New publication: Postglacial eruptive history and geochemistry of Semisopochnoi volcano, western Aleutian Islands, Alaska
Posted: February 26, 2018
Sugarloaf Peak, as viewed from Semisopochnoi caldera
Postglacial eruptive history and geochemistry of Semisopochnoi volcano, western Aleutian Islands, Alaska, is available for download here
Semisopochnoi Island, located in the Rat Islands group of the western Aleutian Islands and Aleutian volcanic arc, is a roughly circular island composed of scattered volcanic vents, the prominent caldera of Semisopochnoi volcano, and older, ancestral volcanic rocks. The oldest rocks on the island are gently radially dipping lavas that are the remnants of a shield volcano and of Ragged Top, which is an eroded stratocone southeast of the current caldera. None of these oldest rocks have been dated, but they all are likely Pleistocene in age. Anvil Peak, to the caldera’s north, has the morphology of a young stratocone and is latest Pleistocene to early Holocene in age. The oldest recognized Holocene deposits are those of the caldera-forming eruption, which produced the 7- by 6-km caldera in the center of the island, left nonwelded ignimbrite in valleys below the edifice, and left welded ignimbrite high on its flanks. The caldera-forming eruption produced rocks showing a range of intermediate whole-rock compositions throughout the eruption sequence, although a majority of clasts analyzed form a fairly tight cluster on SiO2-variation diagrams at 62.9 to 63.4 weight percent SiO2. This clustering of compositions at about 63 weight percent SiO2 includes black, dense, obsidian-like clasts, as well as tan, variably oxidized, highly inflated pumice clasts. The best estimate for the timing of the eruption is from a soil dated at 6,920±60 14C years before present underlying a thin facies of the ignimbrite deposit on the island’s north coast. Shortly after the caldera-forming eruption, two scoria cones on the northwest flank of the volcano outside the caldera, Ringworm crater and Threequarter Cone, simultaneously erupted small volumes of andesite.
The oldest intracaldera lavas, on the floor of the caldera, are andesitic to dacitic, but are mostly covered by younger lavas and tephras. These intracaldera lavas include the basaltic andesites of small Windy cone, as well as the more voluminous basaltic andesites of three-peaked Mount Cerberus, which takes up most of the west half of the caldera and has erupted lavas that flowed to the sea on the southwestern coast of the island. Apparently active at the same time as Mount Cerberus, extracaldera Sugarloaf Peak at the southern point of the island has exclusively erupted basalts. Its young satellite peak, Sugarloaf Head, has erupted morphologically young lavas and cinder cones and may be the source of the last historical eruption in 1987. Several tephra sections on the east half of the island record as many as 50 tephras, mostly from Mount Cerberus, Sugarloaf Peak, and Sugarloaf Head, over the past several thousand years.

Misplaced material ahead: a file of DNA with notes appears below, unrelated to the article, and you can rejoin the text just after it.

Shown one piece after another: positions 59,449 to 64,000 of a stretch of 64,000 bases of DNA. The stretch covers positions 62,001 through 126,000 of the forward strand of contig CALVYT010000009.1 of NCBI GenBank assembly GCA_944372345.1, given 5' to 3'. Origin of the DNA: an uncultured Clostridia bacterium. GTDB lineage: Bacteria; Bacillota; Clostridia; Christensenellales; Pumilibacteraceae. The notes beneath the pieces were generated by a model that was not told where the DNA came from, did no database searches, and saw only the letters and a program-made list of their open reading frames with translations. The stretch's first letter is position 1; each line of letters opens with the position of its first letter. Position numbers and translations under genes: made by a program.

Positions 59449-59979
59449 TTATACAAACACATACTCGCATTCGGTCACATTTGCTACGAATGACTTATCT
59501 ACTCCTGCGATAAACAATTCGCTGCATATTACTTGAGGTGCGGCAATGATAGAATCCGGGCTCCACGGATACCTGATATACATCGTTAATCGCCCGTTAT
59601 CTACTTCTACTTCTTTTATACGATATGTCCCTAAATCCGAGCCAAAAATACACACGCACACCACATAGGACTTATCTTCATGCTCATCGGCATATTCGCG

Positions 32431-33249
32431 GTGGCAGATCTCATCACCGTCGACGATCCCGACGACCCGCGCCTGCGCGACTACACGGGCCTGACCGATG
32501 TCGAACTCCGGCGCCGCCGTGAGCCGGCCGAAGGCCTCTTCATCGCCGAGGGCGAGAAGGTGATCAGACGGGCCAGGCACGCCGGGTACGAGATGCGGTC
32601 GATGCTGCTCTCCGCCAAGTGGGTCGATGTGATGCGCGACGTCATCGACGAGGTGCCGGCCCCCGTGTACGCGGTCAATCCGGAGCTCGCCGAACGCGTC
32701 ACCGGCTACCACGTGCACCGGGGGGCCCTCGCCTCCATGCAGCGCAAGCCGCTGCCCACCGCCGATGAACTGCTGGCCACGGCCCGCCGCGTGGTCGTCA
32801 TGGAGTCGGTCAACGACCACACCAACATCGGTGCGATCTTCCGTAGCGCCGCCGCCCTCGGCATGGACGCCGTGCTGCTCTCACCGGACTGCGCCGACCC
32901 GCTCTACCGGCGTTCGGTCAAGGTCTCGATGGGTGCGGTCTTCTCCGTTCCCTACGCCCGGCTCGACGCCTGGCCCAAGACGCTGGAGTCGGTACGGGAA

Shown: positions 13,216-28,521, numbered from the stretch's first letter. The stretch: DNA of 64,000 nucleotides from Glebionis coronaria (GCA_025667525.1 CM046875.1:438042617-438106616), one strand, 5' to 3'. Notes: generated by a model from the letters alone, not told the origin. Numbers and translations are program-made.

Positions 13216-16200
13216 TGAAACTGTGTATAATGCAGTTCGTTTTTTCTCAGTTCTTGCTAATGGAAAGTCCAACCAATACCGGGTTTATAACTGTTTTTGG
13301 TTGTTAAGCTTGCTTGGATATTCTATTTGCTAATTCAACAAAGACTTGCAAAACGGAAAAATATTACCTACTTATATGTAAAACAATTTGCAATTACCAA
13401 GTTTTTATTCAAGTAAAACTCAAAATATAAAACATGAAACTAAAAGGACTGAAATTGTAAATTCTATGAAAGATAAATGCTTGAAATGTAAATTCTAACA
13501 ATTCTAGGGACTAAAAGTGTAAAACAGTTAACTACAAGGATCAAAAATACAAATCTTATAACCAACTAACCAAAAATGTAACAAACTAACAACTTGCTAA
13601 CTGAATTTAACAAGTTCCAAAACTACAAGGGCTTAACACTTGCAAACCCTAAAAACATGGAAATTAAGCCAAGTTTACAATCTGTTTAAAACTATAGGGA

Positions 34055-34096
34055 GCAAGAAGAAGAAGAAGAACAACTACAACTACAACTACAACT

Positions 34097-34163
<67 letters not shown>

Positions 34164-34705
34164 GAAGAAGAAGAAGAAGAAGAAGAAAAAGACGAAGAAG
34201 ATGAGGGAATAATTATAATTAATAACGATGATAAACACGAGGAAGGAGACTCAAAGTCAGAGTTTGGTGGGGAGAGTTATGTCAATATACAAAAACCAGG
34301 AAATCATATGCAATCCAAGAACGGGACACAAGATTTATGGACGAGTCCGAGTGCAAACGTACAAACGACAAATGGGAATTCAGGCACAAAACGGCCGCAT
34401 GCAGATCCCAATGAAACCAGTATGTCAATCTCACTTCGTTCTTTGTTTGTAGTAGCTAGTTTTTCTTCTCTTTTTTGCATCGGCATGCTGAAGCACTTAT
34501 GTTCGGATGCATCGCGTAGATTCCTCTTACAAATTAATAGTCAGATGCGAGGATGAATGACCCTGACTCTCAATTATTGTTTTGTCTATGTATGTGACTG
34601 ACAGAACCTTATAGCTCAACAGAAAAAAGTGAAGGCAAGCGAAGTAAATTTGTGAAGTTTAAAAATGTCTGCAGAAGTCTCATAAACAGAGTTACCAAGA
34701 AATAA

Eruptive products of Semisopochnoi Island show an overall compositional range of basalt to dacite, though basaltic andesite and andesite constitute the largest proportions of rock types. They are tholeiitic, low to medium K, and have geochemical characteristics typical of magmatic arcs. The earliest Pleistocene lavas are mostly basalts that show the greatest geochemical diversity, as illustrated by, for example, LaN/YbN ratios of 1.9 to 3.5, suggesting fluctuations in the magma source region over the hundreds of thousands of years recorded by these older lavas. The Holocene rocks, in contrast, follow arrays in compositional space that suggest crystallization differentiation from discrete, subtly different batches of magma under varying pressure and temperature conditions. Increasingly negative Eu anomalies and an only modestly increasing alumina saturation index value with differentiation suggest that plagioclase and mafic silicates (amphibole and pyroxene) were involved to varying degrees in fractional crystallization to produce Semisopochnoi’s magmatic diversity. The crystal-poor, andesitic magmas that erupted during caldera formation likely separated from a plagioclase-, amphibole-, and clinopyroxene-dominated crystal residue in the upper crust at less than 900 °C, possibly following a period of decreased magmatic flux. During the Holocene, basaltic Sugarloaf Peak appears to bypass any upper crustal magmatic storage region and erupt crystal-rich basalts. Recent seismic swarms and long-lived warm springs attest to ongoing magmatic activity.
The Holocene eruptive record at Semisopochnoi volcano is one of diverse eruptive styles as well as frequent eruptions from multiple vents located within and outside the caldera. The number and diversity of postcaldera vents means that the sites of future eruptions cannot be predicted with certainty. Future eruptions of ash similar in magnitude to the VEI 3 or less eruptions recorded in the documented tephra deposits would pose a hazard to aircraft in the region.